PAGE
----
- “Select column containing the decimal value of the latitude “:
- “Select column containing the species “:
- “Select column containing the number of records”:
- “Type of projection for the map : select your coordinate reference system (CRS)”: Robinson Projection
- “Choose a resolution for the discrete global grid”: 9
Note that you can rerun the tool and modify the resolution of the maps you want to create.
- Click on Execute
- You will see 5 outputs appear on the history pannel. one for each of the indicators
Number of records
The Shannon index expresses the uncertainty associated with the prediction of the species the next sampled individual belongs to. It assumes that individuals are randomly sampled from an infinitely large community, and that all species are represented in the sample.
Warning: OBIS uses records as a proxy for individuals and sampling is generally not random, the community is not infinitely large and not all species are represented in the sample.
The Shannon diversity index, also known as the Shannon-Wiener diversity index, is defined in OBIS as the sum over all species of $-fi*log(fi)$ with fi defined as $n/ni$ with n as the total number of records in the raster cell and ni as the total number of records for the ith-species in the raster cell.
The measure equals the probability that two entities taken at random from the dataset of interest represent the same type. It equals:
where is richness (the total number of types in the dataset) and is the proportional abundances of the types of interest.
Simpson’s index expresses the probability that any two individuals drawn at random from an infinitely large community belong to the same species. Note that small values are obtained in cells of high diversity and large values in cells of low diversity. This counterintuitive behavior is adressed with the Hill 2 number, which is the inverse of the Simpson index.
The Simpson biodiversity index is defined in OBIS as the sum over all species of $(ni/n)^2$ with n as the total number of records in the cell and ni the total number of records for the ith species.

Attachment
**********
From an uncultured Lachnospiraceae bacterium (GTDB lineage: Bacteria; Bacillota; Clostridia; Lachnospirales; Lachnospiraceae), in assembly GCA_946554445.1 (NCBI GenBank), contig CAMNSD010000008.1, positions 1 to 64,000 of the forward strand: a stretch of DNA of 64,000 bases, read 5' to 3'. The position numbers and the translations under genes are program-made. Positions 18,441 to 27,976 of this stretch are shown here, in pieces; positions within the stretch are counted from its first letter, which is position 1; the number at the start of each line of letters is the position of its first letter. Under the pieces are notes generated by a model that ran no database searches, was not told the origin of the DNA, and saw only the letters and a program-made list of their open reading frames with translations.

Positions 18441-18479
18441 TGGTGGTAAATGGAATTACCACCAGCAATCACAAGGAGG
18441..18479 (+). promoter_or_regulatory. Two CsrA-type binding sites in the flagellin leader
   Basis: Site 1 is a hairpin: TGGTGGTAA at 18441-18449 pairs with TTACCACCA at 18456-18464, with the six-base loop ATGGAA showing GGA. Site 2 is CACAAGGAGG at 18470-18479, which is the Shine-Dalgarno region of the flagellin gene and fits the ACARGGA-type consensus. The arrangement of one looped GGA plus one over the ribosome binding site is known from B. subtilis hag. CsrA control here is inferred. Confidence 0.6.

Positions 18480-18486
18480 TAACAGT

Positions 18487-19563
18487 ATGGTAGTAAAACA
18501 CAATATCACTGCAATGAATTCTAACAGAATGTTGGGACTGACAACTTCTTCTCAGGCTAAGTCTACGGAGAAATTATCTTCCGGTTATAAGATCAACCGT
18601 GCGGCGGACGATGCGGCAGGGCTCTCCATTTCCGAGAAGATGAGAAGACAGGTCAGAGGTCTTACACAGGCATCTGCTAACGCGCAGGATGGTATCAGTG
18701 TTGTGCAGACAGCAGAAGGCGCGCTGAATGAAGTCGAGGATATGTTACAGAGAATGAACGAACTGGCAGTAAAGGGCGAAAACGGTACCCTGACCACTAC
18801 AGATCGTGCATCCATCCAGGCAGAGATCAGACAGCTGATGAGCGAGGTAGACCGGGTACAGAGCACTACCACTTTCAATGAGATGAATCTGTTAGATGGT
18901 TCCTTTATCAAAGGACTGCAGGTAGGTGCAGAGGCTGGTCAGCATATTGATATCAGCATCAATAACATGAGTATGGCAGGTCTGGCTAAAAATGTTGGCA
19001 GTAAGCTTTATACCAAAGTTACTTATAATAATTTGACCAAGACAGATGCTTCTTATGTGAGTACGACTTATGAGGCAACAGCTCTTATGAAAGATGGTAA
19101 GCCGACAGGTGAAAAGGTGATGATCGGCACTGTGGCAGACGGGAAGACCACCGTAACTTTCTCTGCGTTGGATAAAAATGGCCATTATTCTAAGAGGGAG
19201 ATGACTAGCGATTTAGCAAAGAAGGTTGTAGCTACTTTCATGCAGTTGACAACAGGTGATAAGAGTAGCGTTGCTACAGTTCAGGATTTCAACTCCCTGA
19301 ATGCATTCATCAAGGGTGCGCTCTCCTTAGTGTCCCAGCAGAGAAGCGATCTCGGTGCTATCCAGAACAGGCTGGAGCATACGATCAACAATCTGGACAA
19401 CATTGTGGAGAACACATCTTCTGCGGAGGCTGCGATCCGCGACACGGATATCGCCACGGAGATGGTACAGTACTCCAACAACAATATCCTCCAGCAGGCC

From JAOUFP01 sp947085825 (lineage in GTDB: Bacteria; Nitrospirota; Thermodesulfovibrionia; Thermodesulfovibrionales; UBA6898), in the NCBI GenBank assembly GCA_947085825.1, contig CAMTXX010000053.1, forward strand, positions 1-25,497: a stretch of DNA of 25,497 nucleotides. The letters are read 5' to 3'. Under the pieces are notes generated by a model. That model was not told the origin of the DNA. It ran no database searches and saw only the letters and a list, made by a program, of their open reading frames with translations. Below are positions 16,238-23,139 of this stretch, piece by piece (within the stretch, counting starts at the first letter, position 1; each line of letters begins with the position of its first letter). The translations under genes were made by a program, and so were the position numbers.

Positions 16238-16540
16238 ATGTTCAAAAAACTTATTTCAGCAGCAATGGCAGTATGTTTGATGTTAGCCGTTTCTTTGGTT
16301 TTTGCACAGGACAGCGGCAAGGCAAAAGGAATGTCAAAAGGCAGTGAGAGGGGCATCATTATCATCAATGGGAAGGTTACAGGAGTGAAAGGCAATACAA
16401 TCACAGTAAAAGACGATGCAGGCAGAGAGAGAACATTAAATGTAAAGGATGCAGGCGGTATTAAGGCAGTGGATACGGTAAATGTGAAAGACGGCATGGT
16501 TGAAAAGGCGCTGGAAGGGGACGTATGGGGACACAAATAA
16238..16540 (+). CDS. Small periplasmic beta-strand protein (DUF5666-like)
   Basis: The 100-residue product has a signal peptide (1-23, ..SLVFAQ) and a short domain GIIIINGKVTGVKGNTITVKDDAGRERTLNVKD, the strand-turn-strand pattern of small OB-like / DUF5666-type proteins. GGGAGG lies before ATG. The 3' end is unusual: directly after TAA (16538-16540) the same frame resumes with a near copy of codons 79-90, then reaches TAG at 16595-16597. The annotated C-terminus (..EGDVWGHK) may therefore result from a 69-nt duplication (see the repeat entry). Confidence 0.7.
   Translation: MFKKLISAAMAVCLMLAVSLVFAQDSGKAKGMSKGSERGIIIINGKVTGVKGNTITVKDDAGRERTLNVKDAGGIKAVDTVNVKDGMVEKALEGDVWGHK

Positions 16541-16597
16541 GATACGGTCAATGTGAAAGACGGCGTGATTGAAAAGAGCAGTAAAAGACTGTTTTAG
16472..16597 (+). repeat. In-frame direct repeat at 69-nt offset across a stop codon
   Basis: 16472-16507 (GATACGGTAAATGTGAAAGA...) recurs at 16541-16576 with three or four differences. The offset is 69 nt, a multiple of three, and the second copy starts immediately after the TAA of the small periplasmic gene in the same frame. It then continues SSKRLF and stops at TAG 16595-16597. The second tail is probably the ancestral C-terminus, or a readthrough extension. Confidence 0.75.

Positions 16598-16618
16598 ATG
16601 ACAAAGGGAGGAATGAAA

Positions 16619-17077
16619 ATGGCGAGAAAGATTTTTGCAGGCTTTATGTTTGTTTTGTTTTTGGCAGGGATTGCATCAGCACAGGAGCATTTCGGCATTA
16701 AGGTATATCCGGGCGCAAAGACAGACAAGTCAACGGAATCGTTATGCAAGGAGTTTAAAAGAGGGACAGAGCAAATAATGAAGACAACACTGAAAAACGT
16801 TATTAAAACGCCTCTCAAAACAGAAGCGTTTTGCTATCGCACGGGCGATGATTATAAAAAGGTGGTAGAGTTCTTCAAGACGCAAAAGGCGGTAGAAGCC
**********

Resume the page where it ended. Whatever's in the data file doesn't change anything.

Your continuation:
The expected number of marine species in a random sample of 50 individuals (records) is an indicator on marine biodiversity richness.
The ES50 is defined in OBIS as the $sum(esi)$ over all species of the following per species calculation:
when $n$ - ni$ $\ge$ $50$ (with n as the total number of records in the cell and ni the total number of records for the ith-species) $$ esi = 1 - exp(lngamma(n-ni+1) + lngamma(n-50+1) - lngamma(n-ni-50+1) - lngamma(n+1)) $$ when $n$ $\ge$ $50$ $$ esi = 1 $$ else $$ esi = NULL $$
Warning: ES50 assumes that individuals are randomly distributed, the sample size is sufficiently large, the samples are taxonomically similar, and that all of the samples have been taken in the same manner.
The Hill biodiversity index accounts for species’ relative abundance (number of records in OBIS) and Hill1 can be roughly interpreted as the number of species with “typical” abundances, and is a commonly used indicator for marine biodiversity richness. It is defined as:
Warning: The Simpson index has the same assumptions as the Shannon index.
The Hill biodiversity index accounts for species’ relative abundance (number of records in OBIS) and discounts rare species, so Hill2 can be interpreted as the equivalent to the number of more dominant species and so is less sensitive to sample size than Hill1. The Hill index is a commonly used indicator for marine biodiversity richness. It is defined as:
Warning: The Simpson index has the same assumptions as the Shannon index.
They are calculated as shown below: - \(hill_1 = exp(shannon)\) - \(hill_2 = 1 / simpson\) - \(hill_inf = 1 / maxp\)
You here learn how to select and download OBIS dataset for your region of interest, to handle data to finally compute diversity indicators and display it in maps.